A23a: World's biggest iceberg on the move after 30 years
THE world's biggest iceberg is on the move after more than 30 years of being stuck to the ocean floor, reports the BBC.
The iceberg, called A23a, split from the Antarctic coastline in 1986. But it swiftly grounded in the Weddell Sea, becoming, essentially, an ice island.
At almost 4,000 sq km (1,500 sq miles) in area, it's more than twice the size of Greater London.
The past year has seen it drifting at speed, and the berg is now about to spill beyond Antarctic waters.
A23a is a true colossus, and it's not just its width that impresses.
This slab of ice is some 400m (1,312 ft) thick. For comparison, the London Shard, the tallest skyscraper in Europe, is a mere 310m tall.
A23a was part of a mass outbreak of bergs from the White Continent's Filchner Ice Shelf.
At the time, it was hosting a Soviet research station, which just illustrates how long ago its calving occurred.
Moscow despatched an expedition to remove equipment from the Druzhnaya 1 base, fearing it would be lost. But the tabular berg didn't move far from the coast before its deep keel anchored it rigidly to the Weddell's bottom muds.
So, why, after almost 40 years, is A23a on the move now?
"I asked a couple of colleagues about this, wondering if there was any possible change in shelf water temperatures that might have provoked it, but the consensus is the time had just come," said Dr Andrew Fleming, a remote sensing expert from the British Antarctic Survey.
"It was grounded since 1986 but eventually it was going to decrease (in size) sufficiently to lose grip and start moving. I spotted first movement back in 2020."
A23a has put on a spurt in recent months, driven by winds and currents, and is now passing the northern tip of the Antarctic Peninsula.
Like most icebergs from the Weddell sector, A23a will almost certainly be ejected into the Antarctic Circumpolar Current, which will throw it towards the South Atlantic on a path that has become known as "iceberg alley".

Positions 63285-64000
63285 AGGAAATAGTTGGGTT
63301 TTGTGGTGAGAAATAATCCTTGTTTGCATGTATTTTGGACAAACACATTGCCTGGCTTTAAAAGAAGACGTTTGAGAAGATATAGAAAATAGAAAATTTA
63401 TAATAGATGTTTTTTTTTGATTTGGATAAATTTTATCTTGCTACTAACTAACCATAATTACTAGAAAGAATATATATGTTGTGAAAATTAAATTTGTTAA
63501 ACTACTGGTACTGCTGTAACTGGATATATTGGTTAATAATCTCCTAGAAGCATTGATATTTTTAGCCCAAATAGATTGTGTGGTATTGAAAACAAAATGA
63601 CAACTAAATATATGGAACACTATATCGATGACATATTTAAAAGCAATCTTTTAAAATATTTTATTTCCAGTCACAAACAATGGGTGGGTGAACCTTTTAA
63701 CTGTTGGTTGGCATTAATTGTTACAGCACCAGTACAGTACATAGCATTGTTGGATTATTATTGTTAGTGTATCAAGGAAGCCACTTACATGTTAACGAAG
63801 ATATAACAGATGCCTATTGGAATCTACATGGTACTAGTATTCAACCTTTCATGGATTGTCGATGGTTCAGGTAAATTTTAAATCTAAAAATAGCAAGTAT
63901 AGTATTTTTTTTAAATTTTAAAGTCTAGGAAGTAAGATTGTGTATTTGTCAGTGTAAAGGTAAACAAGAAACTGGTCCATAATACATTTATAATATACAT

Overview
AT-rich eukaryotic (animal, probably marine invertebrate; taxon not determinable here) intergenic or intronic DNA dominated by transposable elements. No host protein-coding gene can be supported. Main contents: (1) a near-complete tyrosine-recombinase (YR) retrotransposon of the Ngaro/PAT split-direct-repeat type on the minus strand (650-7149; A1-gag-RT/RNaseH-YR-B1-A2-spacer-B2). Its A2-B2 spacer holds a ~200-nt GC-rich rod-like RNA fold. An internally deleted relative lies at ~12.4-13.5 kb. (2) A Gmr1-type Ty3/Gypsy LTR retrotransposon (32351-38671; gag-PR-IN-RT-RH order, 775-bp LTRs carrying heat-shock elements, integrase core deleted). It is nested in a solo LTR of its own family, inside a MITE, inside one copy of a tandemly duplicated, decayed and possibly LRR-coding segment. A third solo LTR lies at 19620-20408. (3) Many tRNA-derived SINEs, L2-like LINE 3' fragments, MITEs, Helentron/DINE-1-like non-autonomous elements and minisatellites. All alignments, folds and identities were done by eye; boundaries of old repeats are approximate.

This is the same movement of water - and accompanying westerlies - that the famous explorer Sir Ernest Shackleton exploited in 1916 to make his escape from Antarctica following the loss of his ship, the Endurance, in crushing sea ice.
Shackleton aimed his lifeboat for South Georgia, and it's at this island that you will frequently see the big tabular bergs sitting offshore. The blocks' keels mean they have a tendency to get pinned on the British Overseas Territory's shallow continental shelf.
Eventually, all bergs, however big, are doomed to melt and wither away.
Scientists will be following A23a's progress closely.
If it does ground in South Georgia, it might cause problems for the millions of seals, penguins and other seabirds that breed on the island. A23a's great bulk could disrupt the animals' normal foraging routes, preventing them from feeding their young properly.
But it would be wrong to think of icebergs as being just objects of danger - Titanic and all that. There's a growing recognition of their importance to the wider environment.
As these big bergs melt, they release the mineral dust that was incorporated into their ice when they were part of glaciers scraping along the rock bed of Antarctica. This dust is a source of nutrients for the organisms that form the base of ocean food chains.
"In many ways these icebergs are life-giving; they are the origin point for a lot of biological activity," said Dr Catherine Walker, from the Woods Hole Oceanographic Institution, who was born in the same year as A23a. "I identify with it; it's always been there for me."